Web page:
admission into the record by courts of confessions or statements extracted
through torture or coercion and requires that judicial authorities
thoroughly investigate the circumstances under which confessions alleged to
have been obtained by torture or ill-treatment were obtained.
- Urge Saudi authorities carry out fundamental reforms that prevent
violations of existing protections in domestic law and align existing
domestic law with the Convention.
- Empower defense lawyers and independent monitors to observe the
treatment of detainees, including during interrogations.
- Ask the Saudi government to explain what steps have been taken to
investigate the credible and well-documented allegations of ill-treatment
and torture of Mikhlif al-Shammari, Fadhel al-Manasif, Waleed Abu al-Khair, Ali al-Nimr, Dawoud
al-Marhoun, Abdullah al-Zaher, and Ali Aldubasi, and the status of
investigations, if any, and their results.
- Urge the Saudi government to end its crackdown on civil society and
human rights work, ensuring independent civil society groups and activists
can operate without undue hindrance or fear of persecution.
- Ask the Saudi government to outline what steps it has taken, or is
taking, to investigate promptly and impartially all allegations of torture
or ill-treatment, including denial of proper medical care, by law
enforcement and prison officials and prosecute to the fullest extent of the
law, in a court that meets international fair trial standards, any official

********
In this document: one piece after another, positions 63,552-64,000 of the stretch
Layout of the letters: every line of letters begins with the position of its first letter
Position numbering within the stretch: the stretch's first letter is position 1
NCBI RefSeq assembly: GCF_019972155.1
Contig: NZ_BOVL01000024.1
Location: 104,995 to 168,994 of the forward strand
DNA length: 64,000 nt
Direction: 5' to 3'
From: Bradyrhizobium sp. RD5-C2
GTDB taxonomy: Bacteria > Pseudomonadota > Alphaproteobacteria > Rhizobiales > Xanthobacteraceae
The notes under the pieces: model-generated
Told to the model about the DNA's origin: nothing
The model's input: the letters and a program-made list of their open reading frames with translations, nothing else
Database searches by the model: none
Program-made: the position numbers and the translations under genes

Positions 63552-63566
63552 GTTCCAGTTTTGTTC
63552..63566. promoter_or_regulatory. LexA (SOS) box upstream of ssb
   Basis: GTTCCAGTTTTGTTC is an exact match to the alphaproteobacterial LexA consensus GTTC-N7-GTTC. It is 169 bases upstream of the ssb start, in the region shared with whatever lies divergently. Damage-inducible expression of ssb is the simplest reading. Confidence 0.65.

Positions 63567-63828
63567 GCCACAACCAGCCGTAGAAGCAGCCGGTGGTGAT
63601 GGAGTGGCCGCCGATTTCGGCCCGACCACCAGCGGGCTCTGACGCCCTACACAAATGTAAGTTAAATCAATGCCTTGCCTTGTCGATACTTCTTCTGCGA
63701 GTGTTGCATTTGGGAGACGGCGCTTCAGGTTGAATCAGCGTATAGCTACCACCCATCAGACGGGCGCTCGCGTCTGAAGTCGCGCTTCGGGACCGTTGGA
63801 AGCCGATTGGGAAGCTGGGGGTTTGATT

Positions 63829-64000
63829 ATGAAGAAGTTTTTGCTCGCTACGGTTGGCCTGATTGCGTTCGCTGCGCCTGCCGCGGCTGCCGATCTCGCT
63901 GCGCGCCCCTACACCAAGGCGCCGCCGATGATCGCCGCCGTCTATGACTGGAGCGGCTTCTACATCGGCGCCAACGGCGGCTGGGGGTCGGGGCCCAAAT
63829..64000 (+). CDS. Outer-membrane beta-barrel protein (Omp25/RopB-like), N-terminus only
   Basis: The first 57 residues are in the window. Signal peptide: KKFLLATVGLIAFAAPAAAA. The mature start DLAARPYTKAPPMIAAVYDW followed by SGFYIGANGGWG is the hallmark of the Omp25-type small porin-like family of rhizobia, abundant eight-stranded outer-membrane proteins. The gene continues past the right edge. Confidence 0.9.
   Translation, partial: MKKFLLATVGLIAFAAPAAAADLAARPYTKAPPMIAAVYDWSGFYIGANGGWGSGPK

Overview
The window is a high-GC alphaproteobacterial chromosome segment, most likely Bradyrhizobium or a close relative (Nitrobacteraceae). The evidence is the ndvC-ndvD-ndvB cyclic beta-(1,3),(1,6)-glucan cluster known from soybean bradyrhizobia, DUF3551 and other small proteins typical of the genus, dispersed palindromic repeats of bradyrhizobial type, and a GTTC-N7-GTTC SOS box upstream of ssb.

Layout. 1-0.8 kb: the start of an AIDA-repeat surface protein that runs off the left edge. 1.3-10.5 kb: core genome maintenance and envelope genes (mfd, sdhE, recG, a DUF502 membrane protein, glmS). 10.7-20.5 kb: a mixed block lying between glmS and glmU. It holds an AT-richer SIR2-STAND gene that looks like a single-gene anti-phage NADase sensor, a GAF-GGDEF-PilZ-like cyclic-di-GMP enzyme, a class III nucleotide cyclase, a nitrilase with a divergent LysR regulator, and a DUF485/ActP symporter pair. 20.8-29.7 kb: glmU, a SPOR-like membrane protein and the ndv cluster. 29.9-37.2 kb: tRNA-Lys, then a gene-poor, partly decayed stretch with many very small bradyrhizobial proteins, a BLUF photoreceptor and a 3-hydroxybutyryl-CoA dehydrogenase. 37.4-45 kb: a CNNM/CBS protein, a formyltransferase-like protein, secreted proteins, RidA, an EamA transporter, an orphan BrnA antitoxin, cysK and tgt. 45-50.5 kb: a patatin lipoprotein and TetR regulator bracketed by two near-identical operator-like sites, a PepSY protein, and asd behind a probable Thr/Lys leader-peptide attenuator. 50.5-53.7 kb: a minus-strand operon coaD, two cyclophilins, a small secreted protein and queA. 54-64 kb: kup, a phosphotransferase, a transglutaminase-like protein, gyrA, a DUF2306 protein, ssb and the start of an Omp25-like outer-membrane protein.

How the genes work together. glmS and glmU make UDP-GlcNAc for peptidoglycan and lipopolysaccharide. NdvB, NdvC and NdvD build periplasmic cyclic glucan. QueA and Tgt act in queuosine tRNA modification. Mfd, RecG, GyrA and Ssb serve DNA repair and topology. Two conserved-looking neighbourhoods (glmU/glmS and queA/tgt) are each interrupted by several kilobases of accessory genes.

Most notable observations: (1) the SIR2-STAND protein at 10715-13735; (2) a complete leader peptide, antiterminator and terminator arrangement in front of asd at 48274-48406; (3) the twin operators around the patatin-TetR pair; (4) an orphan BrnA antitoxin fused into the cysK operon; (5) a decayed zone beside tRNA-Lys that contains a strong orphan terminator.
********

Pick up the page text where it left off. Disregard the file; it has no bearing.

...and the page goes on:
against whom there is credible evidence of involvement in ordering, carrying
out, or acquiescing to torture or ill-treatment.
Executions are on the increaseSaudi Arabia is among the world's top executioners, with dozens of people being
executed by the state every year, many of them in public beheadings. Saudi
Arabia has a criminal justice system based on a form of Shari'ah reflecting a
particular state-sanctioned interpretation of Islam.
Execution is usually carried out publicly by beheading with a sword but may
occasionally be performed by shooting.
A public beheading will typically take place around 9 a.m. The convicted person
is walked to a court yard near the court-house and kneels in front of the
executioner. A police official announces the crimes committed by the person and
the beheading takes place. The executioner uses a sword known as a sulthan to
remove the condemned person's head from his or her body at the neck. After a
medical examiner inspects the body and then pronounces the convict dead, a
police official announces the crimes committed by the beheaded convict once
again and the process is complete. Professional executioners have beheaded as
many as 10 people in a single day in time of influxes of crime.
Saudi law theoretically allows the death penalty for a variety of crimes:
Murder is punishable by death in Saudi Arabia. If a murderer pays a family of
the victim blood money, and the family approves of the choice, the murderer will
not be executed. The criminal justice system waits until the family makes a
decision on whether the family of the victim will accept blood money or if the
family of the victim will choose to have the murderer executed, or to completely
forgive the perpetrator.
- Drug smuggling
- Armed robbery
- Burglary if aggravated circumstances, including recidivism
- Sorcery or witchcraft
- Waging war on God
No free speechBesides Raif Badawi, dozens more outspoken activists remain behind bars, simply
for exercising their rights to freedom of expression, association and assembly.
In the last years, all of Saudi Arabia's prominent and independent human rights
defenders have been imprisoned, threatened into silence, or fled the country.
The authorities have targeted the small but vocal community of human rights
defenders, including by using anti-terrorism laws to suppress their peaceful